It is more important than ever to stress the importance of taking individual responsibility for health. This includes for example, adopting a healthier lifestyle, staying active, eating healthily, only using alcohol in moderation and not smoking.
Self-care is integral to the governments approach to personalization, enabling people to be at the heart of decision making about what matters to them. The personalisation agenda can engender resilience and self-care through social prescribing – which is “a means of enabling any healthcare professional to refer patients for support either to a link worker - to provide them with a face to face conversation during which they can learn about the possibilities and design their own personalised care” or even to wider networks for example to leisure centres, or specific programmes such as exercise, arts, gardening or to name but a few to support people to do things to support their wider wellbeing.
Social prescribing has been referred to as a number of things; community referral or asset-based, person-centred approaches, there is no agreed single term used to describe social prescribing. It is however, a key method to support asset based person centred self-care. Collectively, the UK personalisation agenda, using socially prescribed services such as ‘arts on prescription’, gardening, or exercise, utilises an individual’s strengths to enable them to manage their own conditions. At an even more fundamental level these things level helps people get out, they reduce social isolation and improve community networks. Find out more about social prescribing.
The Self Care forum uses a self-care continuum to illustrate what is meant by self care. Self care starts with an individual taking responsibility for making daily choices about their lifestyle, such as brushing their teeth, eating healthily or choosing to exercise. At the opposite end of the continuum is major trauma where responsibility for care is entirely in the hands of the healthcare professionals, until the start of recovery when self care can begin again. The NHS can support people to self care at any point during the continuum. The realist is that probably around 80% of all care in the UK is self care, from people managing their own minor illness and longer term chronic conditions and generally how they take care of themselves.
Self care and self management
Many people use the terms self care and self management interchangeably. However, there are important distinctions between the two. Self management will usually be used in relation to long-term, chronic health conditions while self care applies to acute illness or injuries. Self management is about coping with long-term health conditions, and managing the emotional and practical issues they present. Self care focuses more on treatment.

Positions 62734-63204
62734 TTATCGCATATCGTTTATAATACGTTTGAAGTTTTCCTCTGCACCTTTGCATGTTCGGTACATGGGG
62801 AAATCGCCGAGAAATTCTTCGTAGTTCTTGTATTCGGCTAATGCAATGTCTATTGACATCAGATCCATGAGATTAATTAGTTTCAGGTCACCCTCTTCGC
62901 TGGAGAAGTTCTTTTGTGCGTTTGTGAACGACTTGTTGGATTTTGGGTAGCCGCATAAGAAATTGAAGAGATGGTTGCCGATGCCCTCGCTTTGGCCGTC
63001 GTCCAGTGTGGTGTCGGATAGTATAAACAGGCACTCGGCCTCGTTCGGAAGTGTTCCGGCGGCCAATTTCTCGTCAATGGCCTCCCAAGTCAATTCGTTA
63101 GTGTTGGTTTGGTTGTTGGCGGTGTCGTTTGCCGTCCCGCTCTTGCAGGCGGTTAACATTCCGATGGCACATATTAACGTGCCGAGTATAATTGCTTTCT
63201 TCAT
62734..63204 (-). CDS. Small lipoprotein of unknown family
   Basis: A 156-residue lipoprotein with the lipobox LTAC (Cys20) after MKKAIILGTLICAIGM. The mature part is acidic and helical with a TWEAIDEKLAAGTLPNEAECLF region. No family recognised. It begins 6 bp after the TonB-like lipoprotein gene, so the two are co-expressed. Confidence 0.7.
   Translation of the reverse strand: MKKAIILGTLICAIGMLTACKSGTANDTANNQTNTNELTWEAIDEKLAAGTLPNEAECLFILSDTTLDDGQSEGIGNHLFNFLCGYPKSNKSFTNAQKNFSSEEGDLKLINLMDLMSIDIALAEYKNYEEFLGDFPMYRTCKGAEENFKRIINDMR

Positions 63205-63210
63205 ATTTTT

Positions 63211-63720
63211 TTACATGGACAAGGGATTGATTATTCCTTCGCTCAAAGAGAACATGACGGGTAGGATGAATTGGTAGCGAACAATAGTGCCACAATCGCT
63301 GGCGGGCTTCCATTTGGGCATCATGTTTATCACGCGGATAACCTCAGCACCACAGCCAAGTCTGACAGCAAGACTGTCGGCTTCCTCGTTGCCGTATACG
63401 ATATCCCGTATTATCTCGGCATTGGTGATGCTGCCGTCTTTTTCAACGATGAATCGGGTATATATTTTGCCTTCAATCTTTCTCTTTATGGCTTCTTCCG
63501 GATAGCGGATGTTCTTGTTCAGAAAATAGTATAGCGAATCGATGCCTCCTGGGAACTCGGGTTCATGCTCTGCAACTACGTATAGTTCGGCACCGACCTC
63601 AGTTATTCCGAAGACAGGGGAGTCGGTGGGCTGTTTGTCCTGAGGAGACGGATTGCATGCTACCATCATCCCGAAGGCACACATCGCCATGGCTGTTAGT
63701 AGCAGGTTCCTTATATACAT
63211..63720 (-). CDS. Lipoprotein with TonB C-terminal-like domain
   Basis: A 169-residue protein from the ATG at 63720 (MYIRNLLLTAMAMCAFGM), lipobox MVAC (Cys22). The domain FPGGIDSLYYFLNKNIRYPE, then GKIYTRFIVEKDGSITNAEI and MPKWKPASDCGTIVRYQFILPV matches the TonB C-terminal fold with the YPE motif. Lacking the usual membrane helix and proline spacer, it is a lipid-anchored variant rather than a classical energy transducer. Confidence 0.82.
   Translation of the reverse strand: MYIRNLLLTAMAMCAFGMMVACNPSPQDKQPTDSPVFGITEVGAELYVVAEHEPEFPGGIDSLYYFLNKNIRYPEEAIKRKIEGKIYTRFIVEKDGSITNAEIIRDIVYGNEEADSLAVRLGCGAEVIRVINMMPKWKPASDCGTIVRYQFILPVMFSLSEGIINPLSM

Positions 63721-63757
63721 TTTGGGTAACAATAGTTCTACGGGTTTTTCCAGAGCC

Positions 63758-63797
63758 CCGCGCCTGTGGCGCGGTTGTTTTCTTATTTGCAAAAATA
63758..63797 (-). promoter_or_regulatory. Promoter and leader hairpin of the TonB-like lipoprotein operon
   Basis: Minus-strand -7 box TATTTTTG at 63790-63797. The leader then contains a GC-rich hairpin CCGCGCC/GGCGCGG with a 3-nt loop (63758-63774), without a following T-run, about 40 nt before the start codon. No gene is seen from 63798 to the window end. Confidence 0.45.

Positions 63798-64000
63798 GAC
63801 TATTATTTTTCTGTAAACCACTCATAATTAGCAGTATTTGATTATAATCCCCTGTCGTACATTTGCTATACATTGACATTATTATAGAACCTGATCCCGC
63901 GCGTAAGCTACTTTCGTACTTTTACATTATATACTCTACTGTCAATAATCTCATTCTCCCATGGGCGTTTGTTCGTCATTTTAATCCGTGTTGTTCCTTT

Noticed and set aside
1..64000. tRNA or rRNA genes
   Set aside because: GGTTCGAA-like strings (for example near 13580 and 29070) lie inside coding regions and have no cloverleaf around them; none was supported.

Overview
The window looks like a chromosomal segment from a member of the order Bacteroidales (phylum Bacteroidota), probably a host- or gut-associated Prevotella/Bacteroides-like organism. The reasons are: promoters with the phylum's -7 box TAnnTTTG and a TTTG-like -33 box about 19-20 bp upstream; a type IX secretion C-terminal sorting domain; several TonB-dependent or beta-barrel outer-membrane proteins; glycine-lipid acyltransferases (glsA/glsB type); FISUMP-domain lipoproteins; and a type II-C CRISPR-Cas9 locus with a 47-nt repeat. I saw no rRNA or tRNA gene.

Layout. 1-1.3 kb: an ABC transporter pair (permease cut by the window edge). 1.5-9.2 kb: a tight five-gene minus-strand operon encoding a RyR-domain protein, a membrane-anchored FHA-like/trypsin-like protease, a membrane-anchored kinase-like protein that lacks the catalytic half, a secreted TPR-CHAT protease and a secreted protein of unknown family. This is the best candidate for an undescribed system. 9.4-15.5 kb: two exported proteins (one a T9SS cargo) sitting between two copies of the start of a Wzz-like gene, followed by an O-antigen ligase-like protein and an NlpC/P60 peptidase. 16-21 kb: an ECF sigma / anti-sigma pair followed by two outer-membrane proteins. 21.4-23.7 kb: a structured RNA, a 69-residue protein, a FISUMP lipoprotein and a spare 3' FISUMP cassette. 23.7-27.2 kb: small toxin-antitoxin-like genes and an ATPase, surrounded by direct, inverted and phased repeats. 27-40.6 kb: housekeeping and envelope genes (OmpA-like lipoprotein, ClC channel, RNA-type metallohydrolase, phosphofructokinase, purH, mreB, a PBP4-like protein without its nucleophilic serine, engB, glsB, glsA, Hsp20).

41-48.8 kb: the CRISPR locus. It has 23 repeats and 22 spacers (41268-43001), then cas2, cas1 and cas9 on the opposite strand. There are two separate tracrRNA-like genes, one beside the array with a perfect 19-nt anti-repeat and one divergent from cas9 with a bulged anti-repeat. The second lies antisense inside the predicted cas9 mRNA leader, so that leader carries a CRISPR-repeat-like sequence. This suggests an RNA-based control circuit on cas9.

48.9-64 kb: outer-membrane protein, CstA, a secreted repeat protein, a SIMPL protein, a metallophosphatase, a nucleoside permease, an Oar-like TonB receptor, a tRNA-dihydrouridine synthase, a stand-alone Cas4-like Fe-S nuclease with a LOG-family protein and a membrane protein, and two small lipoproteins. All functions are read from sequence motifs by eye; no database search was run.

Around 15 million people in England have one or more long-term conditions, and this is predicted to rise by a third over the next ten years (Department of Health 2011).
Self management UK defines self management as: “The systematic process of learning and practicing skills which enable individuals to manage their health condition on a day-to-day basis, through practicing and adopting specific behaviours which are central to managing their condition, making informed decisions about care, and engaging in healthy behaviours to reduce the physical and emotional impact of their illness, with or without the collaboration of the health care system.”
Put simply, self management offers a way for people with long term conditions to create a more sustainable way of living with a health condition.
As a nurse you have a clear role in supporting patients in making healthy choices and in directing people to useful sources of information.
You can also provide advice, education and training to help people manage their condition, to know when to seek medical help and when they can self-manage their symptoms.
The NHS Choices webpage Your health, your way - Your NHS guide to long-term conditions and self care provides some useful information. See also: Self Care Week 2015 Resources – Self care for life
Antimicrobial resistance is recognised as a global health and economic threat. At a basic level it is essential that we take prescribed medication as advised and do not take antibiotics unnecessarily. It is also about the supported self-management for people living with long term conditions.
Over use of antibiotics and antibiotic resistance (AMR Antimicrobial resistance) is a major problem, see: World Health Organization - Antimicrobial resistance. It is seen as one of the most significant threats to patients' safety in Europe. Better controls are needed to prevent over use of antibiotics and appropriate education programmes set in place to ensure patients know when to take them properly.
Without effective antibiotics many routine treatments will become increasingly dangerous. To slow resistance we need to cut the unnecessary use of antibiotics. The public, students and educators, farmers, the veterinary and medical communities and professional organisations are being asked to become Antibiotic Guardians. This is a UK wide initiative led by Public Health England.
The Health and Social Care Committee (October 2018) states that Tackling Antimicrobial Resistance needs to be in the 'top five policy priority' for the UK Government.
It is a key area of work for nursing staff and the RCN. See: RCN resources on antimicrobial resistance.